Times are tough for startups, but that hasn't stopped innovators like Michael Wielgat, who invented the "Hero Pipe" to help firefighters battle high-floor blazes
Innovation requires taking risks, and these are risk-averse times. Company startups are down. So are product introductions, corporate research and development budgets, and high-tech payrolls. Perhaps because of his occupation—he's a Chicago Fire Dept. lieutenant with 22 years on the job—Michael Wielgat doesn't seem to mind taking chances.
Wielgat began designing a new piece of equipment for battling high-rise fires in 2005. Bootstrapping the work himself, he has now spent $100,000, drawn from a second mortgage on his home, to perfect a portable device that can redirect water directly into a flaming structure from the floor below. He calls it the Hero Pipe. He's received one patent for it and has more pending. The U.S. Homeland Security Dept. is interested in the invention. The Hero Pipe is also the winner of a special "visionary" citation in the 2009 Chicago Innovation Awards.
The 10 winners of the traditional Chicago Innovation Awards this year were similarly unfazed by the recession as they pushed forward with their creations. As in the competition's previous seven years, 2009 honorees include a healthy crop of new Web ventures: EveryBlock, Groupon, and Visible Vote. But the winners stretch from a maker of backyard products, Suncast, whose self-winding hose reel is sold in such retail chains as Sears (SHLD) and Target (TGT), to the Art Institute of Chicago, which reinvented itself with its Renzo Piano-designed Modern Wing.
In addition, Abbott Laboratories (ABT), which won in 2008 for its Xience coronary stent, claimed the first-ever People's Choice Award, racking up 1,655 votes in online balloting for a "mom-friendly" redesign of its Similac infant-formula packaging. The Chicago Innovation Awards were organized by Kuczmarski & Associates, a Chicago innovation consultancy.
The Archetypal Tinkerer
Wielgat is an archetypal tinkerer. "As young as I can remember, I was always taking things apart and putting them back together," he says. "Bikes, radios, motorcycles, car engines—I can fix almost anything. I'm pretty handy."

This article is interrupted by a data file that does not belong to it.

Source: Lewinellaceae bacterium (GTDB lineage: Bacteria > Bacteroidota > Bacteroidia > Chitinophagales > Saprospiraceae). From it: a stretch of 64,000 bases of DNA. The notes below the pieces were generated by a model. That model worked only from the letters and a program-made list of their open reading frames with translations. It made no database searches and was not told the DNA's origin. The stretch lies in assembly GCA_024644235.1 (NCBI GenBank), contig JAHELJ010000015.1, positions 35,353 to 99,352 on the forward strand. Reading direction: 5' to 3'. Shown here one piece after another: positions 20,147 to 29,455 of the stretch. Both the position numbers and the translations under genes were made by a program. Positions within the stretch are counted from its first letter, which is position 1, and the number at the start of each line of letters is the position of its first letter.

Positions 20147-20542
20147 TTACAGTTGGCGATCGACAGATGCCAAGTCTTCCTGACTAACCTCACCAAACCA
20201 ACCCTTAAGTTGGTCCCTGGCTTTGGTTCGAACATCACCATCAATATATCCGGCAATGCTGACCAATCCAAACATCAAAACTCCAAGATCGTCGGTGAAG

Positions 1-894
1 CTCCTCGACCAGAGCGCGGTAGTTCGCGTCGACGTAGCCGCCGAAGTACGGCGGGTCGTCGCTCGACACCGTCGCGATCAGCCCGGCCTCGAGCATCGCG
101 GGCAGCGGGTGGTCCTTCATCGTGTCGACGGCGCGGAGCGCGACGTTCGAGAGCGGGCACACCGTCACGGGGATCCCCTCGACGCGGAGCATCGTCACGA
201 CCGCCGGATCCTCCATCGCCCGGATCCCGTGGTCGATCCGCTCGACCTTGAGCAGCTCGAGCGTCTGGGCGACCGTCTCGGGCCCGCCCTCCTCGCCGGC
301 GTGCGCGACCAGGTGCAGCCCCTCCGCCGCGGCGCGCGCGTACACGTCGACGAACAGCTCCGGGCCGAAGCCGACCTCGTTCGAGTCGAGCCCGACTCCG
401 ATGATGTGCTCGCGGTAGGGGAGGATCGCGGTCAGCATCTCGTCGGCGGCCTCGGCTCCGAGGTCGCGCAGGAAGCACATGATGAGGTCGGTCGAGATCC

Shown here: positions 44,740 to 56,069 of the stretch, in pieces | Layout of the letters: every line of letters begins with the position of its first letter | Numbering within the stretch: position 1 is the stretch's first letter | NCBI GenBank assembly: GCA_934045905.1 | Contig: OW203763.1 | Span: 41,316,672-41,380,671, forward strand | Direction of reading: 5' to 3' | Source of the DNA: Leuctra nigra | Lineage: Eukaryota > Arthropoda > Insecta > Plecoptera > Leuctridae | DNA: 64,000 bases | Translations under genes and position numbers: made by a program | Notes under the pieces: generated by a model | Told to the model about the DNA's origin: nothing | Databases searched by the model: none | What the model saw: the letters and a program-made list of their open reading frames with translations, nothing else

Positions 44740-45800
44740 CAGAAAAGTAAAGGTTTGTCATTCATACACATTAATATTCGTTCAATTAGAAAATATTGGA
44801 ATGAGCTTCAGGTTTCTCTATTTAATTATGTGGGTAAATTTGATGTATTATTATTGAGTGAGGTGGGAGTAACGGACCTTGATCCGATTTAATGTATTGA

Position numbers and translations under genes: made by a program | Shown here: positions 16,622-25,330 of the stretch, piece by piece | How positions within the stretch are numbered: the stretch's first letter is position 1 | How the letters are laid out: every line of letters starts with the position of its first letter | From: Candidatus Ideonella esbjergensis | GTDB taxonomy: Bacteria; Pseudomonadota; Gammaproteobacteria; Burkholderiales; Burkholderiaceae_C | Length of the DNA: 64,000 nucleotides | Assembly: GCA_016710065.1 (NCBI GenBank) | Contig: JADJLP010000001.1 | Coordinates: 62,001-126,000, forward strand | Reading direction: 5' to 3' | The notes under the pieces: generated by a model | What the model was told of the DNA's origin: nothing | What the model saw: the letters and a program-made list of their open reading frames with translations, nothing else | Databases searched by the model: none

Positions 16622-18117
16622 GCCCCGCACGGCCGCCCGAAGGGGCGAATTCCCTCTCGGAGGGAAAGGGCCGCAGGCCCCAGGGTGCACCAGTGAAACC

Wielgat says he decided to make his Hero Pipe after a fire broke out on the 29th story of the LaSalle Bank building in Chicago's Loop in late 2004 and raged for hours. For years firefighters had been batting around ideas for a device that would assist them in combatting high-floor blazes like that. Because outside equipment can't reach above the 12th floor, crews must fight these fires from the inside. But once flames have burst through windows, interior temperatures can reach 1,850 degrees Fahrenheit, often preventing firefighters from getting close enough to be effective.
His first prototype, constructed by a Philadelphia company he hired, was a series of aluminum pipes that would connect to interior water pipes and hang from a window ledge. But assembly was too complicated and the pipes were too heavy to lift up to the next floor. On top of that, many modern high-rises have smooth glass facades, which meant the apparatus couldn't be secured. His second used a seesaw-like tool to hoist the U-shaped apparatus up. But it also took too long to set up and wouldn't fit through all window sizes.
Wielgat, 44, came up with his third, and final, design in 2007. It uses two adjustable floor-to-ceiling braces to secure the device, each weighing 10 pounds. The supporting metal frame, which clamps to the window frame, weighs 65 pounds and can be collapsed and wheeled in. The aluminum pipes, which telescope to whatever height is needed, weigh 45 pounds. The pieces can fit in an elevator and, based on tests at the Chicago Fire Academy, can be assembled and attached to a fire hose by a two-person team in less than three minutes with no special tools.
The Hero Pipe can handle water pressures of up to 200 pounds per inch—fire hydrants typically gush at 50 to 80 pounds per inch—and the remote-control nozzle can be directed by firefighters from the floor beneath the flames, where conditions are generally safe since heat rises.
The gear is not yet on the market. But Wielgat says he's negotiating with three manufacturers and it could go into production within several weeks. He estimates the price tag at $15,000 to $18,000—more if he adds a video camera or sensors. Fire departments from Florida and Maryland, as well as Canada and Colombia, have inquired about it. So, too, has Homeland Security. The federal department is intrigued by the Hero Pipe's potential to spray decontaminants to neutralize chemicals or biohazards in a multistory building from a safe distance.
Homeland Security has invited Wielgat to apply for a grant to continue development of his invention. He could use the money. He's tried to get funding before from other sources, but has been turned down, he says, because they supported only fire departments or nonprofit organizations. Wielgat is just a full-time fire officer, who doesn't give up.